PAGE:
The carmaker has spent £17m on marketing this year, with adverts on TV for seven months. Marketing director Simon Hetherington said it is now marketing on value and quality improvements, rather than rock-bottom pricing and discounts.
New car margins are “improving” and dealers can see their future with the brand, as new products such as Cee’d SW, Pro-Cee’d, revised Sportage and Picanto come though in the next six months.
Average return on sales, currently just under 1%, is expected to improve with the increased focus on retail sales.
Kia’s management wants to build a “partnership” with its retail operators, but cannot afford to be “nice and fluffy all the time” if a dealer is not performing, said managing director Paul Philpott.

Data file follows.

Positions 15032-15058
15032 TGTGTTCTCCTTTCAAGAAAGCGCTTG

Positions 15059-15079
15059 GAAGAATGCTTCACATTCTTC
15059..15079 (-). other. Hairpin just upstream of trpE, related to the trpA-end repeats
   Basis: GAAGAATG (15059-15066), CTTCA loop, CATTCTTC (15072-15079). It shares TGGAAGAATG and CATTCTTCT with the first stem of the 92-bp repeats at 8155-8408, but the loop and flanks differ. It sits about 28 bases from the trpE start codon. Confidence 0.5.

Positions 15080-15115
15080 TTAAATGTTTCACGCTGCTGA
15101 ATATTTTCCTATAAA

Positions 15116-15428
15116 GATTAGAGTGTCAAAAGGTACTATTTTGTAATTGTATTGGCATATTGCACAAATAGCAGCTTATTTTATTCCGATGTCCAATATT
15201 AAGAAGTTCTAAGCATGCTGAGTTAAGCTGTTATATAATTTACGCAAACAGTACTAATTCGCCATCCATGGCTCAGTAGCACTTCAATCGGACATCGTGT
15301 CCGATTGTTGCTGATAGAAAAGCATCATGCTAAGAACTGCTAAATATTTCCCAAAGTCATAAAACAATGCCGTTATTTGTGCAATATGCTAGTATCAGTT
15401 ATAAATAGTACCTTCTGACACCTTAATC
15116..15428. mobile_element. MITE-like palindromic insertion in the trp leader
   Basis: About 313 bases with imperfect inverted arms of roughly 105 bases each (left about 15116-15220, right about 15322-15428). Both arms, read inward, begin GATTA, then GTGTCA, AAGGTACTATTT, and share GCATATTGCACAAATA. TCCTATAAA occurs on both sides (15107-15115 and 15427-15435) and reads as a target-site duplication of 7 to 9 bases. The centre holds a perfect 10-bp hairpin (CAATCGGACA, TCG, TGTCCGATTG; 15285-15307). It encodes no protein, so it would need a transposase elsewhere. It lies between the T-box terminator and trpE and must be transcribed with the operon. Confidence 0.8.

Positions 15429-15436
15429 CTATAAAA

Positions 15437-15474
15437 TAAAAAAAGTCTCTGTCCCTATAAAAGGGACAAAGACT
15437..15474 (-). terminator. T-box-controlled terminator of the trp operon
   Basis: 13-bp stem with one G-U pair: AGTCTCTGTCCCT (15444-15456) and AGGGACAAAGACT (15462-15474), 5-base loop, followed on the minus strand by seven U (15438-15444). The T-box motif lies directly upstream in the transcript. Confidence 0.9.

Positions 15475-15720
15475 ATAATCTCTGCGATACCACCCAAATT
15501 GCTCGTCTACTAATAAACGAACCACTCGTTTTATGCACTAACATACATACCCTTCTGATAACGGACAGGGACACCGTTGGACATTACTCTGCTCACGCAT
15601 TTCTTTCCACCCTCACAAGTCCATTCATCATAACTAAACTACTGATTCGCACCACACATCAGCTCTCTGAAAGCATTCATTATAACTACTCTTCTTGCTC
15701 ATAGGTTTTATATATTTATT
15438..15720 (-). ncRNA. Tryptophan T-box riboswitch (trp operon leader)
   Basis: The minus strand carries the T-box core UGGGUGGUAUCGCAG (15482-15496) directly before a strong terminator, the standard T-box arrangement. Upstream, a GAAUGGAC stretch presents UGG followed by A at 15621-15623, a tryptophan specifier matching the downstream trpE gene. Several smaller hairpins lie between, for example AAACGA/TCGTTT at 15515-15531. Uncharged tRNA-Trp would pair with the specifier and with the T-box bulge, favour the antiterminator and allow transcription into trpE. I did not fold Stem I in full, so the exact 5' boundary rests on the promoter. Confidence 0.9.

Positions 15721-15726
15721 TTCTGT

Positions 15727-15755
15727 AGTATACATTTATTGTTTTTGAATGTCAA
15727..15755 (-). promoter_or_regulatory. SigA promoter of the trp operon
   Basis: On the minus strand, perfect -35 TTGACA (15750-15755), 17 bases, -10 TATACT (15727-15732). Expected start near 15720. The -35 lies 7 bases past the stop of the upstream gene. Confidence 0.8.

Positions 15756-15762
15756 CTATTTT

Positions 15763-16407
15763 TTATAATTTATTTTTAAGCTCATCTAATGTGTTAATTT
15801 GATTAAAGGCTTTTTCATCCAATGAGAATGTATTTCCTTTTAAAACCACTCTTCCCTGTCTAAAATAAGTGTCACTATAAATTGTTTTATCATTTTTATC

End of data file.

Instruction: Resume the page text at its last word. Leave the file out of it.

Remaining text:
He told AM that “about five to 10” dealers are under termination, “most by mutual agreement”. The manufacturer has around 30 open points to fill, and held a dealer open day last month, when around 20 prospective dealers were invited to learn more about the franchise. Those included groups already representing Ford, Honda and Toyota; potential recruits which Kia sees as important steps towards recognition as a mainstream brand.
In the last two years Kia has been successful in attracting major groups to the franchise, including Lookers, Arnold Clark and Pendragon. Philpott said the results are mixed. “Within four or five Pendragon dealerships we’ve some good performers and some poor performers. But there is a place for plcs with us. I’m happy with them, and am in talks to expand operations with one plc.”
Industry observer Roy Kishor, of Kroll, said: “Kia is expanding its model programme and manufacturing capability in both Slovakia and the United States, which will effectively double capacity. What will be important for the brand’s development is the expansion of the distribution network both in quantity and in quality, to achieve increased market share.”